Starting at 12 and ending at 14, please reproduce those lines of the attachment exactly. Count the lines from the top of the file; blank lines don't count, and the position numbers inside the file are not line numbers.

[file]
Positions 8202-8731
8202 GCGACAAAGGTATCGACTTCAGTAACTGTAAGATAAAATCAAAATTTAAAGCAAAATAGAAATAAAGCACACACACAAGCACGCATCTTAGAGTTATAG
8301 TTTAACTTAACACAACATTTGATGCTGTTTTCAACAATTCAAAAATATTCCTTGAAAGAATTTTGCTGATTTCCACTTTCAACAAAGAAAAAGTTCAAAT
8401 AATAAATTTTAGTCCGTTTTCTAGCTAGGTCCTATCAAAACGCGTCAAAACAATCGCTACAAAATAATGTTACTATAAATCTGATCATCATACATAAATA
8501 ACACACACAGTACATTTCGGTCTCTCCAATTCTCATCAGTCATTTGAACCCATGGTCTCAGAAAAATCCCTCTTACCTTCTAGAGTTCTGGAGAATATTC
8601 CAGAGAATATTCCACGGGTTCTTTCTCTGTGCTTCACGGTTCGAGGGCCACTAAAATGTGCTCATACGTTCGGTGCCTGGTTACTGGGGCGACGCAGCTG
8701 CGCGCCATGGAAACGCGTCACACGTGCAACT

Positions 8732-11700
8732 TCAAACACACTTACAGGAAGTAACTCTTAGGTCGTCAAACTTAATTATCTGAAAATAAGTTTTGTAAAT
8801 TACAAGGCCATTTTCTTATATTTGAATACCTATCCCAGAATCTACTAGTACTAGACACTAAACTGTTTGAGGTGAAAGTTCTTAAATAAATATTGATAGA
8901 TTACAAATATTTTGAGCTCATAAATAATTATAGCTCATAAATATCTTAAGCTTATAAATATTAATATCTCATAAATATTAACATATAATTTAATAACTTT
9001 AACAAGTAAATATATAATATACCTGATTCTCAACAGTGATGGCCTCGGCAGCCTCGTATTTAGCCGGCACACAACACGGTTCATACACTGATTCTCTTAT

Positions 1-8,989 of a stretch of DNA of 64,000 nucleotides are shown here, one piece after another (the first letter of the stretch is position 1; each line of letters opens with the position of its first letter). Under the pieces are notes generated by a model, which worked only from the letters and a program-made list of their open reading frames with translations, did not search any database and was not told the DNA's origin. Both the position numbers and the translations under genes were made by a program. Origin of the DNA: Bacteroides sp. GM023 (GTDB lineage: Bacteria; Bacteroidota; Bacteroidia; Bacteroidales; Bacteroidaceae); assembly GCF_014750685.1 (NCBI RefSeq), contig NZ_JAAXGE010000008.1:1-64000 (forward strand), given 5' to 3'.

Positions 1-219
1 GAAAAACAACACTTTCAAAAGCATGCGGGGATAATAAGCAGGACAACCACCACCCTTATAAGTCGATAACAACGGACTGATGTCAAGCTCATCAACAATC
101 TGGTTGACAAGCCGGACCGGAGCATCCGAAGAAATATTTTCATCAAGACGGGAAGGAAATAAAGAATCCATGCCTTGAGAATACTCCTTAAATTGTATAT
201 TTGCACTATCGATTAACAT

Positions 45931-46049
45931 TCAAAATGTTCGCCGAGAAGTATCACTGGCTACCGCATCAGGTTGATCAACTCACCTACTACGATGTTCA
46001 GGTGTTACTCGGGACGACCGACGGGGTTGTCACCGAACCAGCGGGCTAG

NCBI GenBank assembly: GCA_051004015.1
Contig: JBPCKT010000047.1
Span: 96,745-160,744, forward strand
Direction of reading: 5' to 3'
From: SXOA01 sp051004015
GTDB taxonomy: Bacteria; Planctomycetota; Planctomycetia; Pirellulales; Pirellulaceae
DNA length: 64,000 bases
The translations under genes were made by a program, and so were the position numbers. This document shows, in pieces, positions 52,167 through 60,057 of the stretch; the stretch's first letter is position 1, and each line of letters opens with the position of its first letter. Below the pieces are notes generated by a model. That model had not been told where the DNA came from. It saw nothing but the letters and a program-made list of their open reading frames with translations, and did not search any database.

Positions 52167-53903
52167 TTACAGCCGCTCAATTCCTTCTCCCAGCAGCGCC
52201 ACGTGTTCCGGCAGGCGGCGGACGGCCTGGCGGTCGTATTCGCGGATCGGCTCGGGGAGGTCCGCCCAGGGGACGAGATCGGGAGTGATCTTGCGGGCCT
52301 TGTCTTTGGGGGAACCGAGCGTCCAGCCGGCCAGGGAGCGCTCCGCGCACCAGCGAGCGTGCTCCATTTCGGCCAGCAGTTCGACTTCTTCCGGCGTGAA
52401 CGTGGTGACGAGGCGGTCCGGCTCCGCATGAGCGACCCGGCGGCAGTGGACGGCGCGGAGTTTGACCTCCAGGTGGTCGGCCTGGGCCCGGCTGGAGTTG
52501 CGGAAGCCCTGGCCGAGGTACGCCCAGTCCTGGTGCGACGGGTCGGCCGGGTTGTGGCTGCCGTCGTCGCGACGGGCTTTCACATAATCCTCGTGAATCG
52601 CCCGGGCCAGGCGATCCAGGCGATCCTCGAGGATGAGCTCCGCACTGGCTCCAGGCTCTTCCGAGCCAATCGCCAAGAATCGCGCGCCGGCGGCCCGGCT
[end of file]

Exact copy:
9001 AACAAGTAAATATATAATATACCTGATTCTCAACAGTGATGGCCTCGGCAGCCTCGTATTTAGCCGGCACACAACACGGTTCATACACTGATTCTCTTAT

Positions 1-8,989 of a stretch of DNA of 64,000 nucleotides are shown here, one piece after another (the first letter of the stretch is position 1; each line of letters opens with the position of its first letter). Under the pieces are notes generated by a model, which worked only from the letters and a program-made list of their open reading frames with translations, did not search any database and was not told the DNA's origin. Both the position numbers and the translations under genes were made by a program. Origin of the DNA: Bacteroides sp. GM023 (GTDB lineage: Bacteria; Bacteroidota; Bacteroidia; Bacteroidales; Bacteroidaceae); assembly GCF_014750685.1 (NCBI RefSeq), contig NZ_JAAXGE010000008.1:1-64000 (forward strand), given 5' to 3'.

Positions 1-219